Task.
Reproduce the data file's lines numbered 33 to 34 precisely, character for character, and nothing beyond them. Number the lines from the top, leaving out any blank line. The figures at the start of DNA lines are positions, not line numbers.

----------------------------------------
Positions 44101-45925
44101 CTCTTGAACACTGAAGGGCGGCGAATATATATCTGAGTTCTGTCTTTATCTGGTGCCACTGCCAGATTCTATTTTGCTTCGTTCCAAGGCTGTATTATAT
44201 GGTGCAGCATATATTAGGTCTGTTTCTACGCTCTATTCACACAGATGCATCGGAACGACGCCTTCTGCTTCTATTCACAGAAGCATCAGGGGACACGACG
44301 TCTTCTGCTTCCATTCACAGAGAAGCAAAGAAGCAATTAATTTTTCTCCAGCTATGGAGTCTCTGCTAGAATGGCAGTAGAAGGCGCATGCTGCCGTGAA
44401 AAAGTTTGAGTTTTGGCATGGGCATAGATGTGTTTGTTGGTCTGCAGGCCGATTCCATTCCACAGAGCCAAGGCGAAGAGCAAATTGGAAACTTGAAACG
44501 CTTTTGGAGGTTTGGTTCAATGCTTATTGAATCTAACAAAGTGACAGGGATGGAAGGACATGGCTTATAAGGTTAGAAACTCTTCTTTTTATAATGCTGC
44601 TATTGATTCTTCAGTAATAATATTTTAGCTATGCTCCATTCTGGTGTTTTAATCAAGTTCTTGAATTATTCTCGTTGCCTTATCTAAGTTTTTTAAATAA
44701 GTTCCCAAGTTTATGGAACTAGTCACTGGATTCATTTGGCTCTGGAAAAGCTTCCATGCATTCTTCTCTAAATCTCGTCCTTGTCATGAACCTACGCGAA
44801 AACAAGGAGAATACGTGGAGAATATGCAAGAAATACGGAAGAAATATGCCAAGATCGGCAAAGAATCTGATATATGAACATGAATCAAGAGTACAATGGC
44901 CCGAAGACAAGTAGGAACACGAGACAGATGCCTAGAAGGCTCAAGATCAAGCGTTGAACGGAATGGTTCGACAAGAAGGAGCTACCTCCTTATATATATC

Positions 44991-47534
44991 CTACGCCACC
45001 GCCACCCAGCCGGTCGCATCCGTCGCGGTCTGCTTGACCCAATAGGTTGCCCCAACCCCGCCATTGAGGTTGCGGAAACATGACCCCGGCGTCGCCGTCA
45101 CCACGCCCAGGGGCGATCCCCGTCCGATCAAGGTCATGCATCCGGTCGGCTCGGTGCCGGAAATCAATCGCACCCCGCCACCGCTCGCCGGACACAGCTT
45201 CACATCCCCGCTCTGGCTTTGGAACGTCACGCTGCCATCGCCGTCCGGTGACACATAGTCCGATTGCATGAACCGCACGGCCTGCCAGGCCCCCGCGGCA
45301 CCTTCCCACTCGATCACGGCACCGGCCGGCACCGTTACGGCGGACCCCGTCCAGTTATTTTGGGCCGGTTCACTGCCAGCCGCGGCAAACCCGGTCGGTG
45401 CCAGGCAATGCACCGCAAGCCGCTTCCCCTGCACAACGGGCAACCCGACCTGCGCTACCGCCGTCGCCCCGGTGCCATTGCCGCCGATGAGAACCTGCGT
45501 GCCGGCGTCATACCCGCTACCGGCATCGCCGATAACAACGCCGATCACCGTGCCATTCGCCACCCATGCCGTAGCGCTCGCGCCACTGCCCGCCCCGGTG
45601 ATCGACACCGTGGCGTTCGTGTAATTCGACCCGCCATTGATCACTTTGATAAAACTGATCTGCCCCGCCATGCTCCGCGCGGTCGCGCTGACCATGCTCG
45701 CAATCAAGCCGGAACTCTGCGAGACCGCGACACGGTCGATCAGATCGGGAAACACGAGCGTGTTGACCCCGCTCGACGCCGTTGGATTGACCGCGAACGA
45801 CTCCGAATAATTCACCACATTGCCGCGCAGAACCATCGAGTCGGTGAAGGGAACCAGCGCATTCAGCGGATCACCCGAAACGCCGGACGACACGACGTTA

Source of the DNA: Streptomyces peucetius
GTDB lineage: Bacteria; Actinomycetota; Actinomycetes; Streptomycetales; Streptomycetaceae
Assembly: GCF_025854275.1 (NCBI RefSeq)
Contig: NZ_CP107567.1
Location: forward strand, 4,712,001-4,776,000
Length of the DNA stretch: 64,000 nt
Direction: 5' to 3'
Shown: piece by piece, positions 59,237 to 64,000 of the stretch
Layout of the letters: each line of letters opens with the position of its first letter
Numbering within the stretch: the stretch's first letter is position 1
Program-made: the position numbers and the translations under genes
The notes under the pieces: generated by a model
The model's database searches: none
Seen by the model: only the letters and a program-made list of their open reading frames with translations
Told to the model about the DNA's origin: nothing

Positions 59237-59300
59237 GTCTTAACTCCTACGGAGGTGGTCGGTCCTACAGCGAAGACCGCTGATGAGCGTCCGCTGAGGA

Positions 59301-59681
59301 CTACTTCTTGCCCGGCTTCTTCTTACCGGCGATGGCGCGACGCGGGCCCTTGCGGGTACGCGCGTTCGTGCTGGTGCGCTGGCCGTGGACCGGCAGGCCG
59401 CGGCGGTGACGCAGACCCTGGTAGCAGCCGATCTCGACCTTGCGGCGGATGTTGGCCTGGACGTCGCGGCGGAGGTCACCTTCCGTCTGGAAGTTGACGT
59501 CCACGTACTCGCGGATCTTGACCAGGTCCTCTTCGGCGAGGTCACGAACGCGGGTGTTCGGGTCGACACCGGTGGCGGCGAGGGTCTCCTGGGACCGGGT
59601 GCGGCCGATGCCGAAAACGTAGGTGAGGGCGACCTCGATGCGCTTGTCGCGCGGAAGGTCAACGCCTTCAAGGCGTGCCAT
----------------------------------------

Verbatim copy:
The notes under the pieces: generated by a model
The model's database searches: none